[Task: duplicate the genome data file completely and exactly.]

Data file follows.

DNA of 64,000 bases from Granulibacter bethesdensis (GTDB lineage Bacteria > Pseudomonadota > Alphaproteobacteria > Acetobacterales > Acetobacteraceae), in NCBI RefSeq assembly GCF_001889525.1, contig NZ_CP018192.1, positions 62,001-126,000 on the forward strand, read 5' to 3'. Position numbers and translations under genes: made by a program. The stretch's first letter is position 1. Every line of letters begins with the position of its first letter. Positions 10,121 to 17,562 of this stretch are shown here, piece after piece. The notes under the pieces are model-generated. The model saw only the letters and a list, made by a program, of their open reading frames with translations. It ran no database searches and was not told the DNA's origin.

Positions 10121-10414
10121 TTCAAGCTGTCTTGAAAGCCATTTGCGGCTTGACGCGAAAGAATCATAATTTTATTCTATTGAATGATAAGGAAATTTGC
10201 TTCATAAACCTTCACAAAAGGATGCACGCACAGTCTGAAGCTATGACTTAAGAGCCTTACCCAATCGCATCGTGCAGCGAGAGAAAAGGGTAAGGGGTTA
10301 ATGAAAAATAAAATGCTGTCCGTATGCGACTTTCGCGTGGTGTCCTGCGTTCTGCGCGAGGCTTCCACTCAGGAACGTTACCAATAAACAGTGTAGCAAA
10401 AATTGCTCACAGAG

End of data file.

DNA of 64,000 bases from Granulibacter bethesdensis (GTDB lineage Bacteria > Pseudomonadota > Alphaproteobacteria > Acetobacterales > Acetobacteraceae), in NCBI RefSeq assembly GCF_001889525.1, contig NZ_CP018192.1, positions 62,001-126,000 on the forward strand, read 5' to 3'. Position numbers and translations under genes: made by a program. The stretch's first letter is position 1. Every line of letters begins with the position of its first letter. Positions 10,121 to 17,562 of this stretch are shown here, piece after piece. The notes under the pieces are model-generated. The model saw only the letters and a list, made by a program, of their open reading frames with translations. It ran no database searches and was not told the DNA's origin.

Positions 10121-10414
10121 TTCAAGCTGTCTTGAAAGCCATTTGCGGCTTGACGCGAAAGAATCATAATTTTATTCTATTGAATGATAAGGAAATTTGC
10201 TTCATAAACCTTCACAAAAGGATGCACGCACAGTCTGAAGCTATGACTTAAGAGCCTTACCCAATCGCATCGTGCAGCGAGAGAAAAGGGTAAGGGGTTA
10301 ATGAAAAATAAAATGCTGTCCGTATGCGACTTTCGCGTGGTGTCCTGCGTTCTGCGCGAGGCTTCCACTCAGGAACGTTACCAATAAACAGTGTAGCAAA
10401 AATTGCTCACAGAG